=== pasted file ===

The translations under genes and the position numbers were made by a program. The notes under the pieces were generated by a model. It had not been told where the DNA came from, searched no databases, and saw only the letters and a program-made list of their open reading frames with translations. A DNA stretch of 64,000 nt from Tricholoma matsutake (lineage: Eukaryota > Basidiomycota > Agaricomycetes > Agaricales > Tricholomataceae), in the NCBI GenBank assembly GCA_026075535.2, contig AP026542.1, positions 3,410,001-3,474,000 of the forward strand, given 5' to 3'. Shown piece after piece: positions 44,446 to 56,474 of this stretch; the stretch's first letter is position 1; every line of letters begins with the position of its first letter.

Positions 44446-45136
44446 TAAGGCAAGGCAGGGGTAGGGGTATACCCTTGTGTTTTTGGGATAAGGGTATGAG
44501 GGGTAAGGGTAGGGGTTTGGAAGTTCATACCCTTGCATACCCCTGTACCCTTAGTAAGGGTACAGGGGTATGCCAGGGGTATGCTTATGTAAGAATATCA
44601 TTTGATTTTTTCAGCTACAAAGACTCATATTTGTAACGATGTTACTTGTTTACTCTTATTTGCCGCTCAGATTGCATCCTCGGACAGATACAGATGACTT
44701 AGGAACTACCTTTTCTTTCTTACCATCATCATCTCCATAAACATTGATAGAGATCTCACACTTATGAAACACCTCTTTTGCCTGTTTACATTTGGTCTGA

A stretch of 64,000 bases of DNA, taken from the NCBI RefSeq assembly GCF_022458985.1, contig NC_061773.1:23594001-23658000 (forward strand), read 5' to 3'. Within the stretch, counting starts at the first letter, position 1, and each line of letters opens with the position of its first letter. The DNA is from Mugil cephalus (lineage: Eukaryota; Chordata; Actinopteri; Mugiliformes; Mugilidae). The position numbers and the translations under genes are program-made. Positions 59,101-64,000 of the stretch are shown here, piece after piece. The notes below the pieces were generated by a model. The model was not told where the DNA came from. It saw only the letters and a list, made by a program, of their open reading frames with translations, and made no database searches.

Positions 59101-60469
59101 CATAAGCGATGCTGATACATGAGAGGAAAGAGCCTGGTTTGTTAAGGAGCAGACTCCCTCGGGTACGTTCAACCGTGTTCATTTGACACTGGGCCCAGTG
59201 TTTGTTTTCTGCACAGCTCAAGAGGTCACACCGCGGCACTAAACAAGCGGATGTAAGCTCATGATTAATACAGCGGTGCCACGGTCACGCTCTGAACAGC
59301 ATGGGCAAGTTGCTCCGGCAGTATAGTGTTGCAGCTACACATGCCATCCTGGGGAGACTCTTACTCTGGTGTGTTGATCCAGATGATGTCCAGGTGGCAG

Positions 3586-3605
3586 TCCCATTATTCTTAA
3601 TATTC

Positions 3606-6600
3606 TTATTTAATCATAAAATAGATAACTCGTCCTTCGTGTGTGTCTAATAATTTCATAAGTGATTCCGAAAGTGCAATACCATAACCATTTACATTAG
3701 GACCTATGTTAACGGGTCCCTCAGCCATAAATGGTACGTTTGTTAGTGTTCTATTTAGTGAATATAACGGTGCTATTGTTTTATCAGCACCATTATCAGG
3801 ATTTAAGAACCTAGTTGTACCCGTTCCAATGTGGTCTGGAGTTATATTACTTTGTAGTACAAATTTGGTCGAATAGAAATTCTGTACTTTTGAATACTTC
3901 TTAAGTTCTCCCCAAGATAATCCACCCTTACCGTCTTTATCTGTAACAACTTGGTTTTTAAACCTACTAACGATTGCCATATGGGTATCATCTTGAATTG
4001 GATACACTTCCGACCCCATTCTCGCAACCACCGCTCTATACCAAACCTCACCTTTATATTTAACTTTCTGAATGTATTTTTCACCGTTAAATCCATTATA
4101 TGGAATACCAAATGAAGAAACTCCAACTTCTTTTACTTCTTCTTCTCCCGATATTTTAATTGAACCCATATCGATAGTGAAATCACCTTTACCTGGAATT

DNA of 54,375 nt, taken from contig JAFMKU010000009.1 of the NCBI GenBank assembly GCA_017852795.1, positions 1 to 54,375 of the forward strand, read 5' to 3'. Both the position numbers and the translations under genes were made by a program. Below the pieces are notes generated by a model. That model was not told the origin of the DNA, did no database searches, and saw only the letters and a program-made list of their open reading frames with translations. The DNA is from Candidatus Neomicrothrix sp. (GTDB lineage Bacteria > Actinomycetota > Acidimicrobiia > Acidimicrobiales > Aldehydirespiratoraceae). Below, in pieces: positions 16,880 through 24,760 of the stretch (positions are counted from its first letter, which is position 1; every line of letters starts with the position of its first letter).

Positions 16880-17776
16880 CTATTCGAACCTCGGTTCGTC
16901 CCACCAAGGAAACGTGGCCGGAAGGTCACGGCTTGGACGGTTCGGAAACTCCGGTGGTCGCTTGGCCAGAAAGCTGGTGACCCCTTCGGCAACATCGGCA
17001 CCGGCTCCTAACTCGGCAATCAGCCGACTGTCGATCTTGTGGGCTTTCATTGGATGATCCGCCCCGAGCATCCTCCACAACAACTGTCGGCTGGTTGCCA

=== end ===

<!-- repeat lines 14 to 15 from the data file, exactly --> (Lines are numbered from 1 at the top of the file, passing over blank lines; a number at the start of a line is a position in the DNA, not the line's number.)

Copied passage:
3601 TATTC

Positions 3606-6600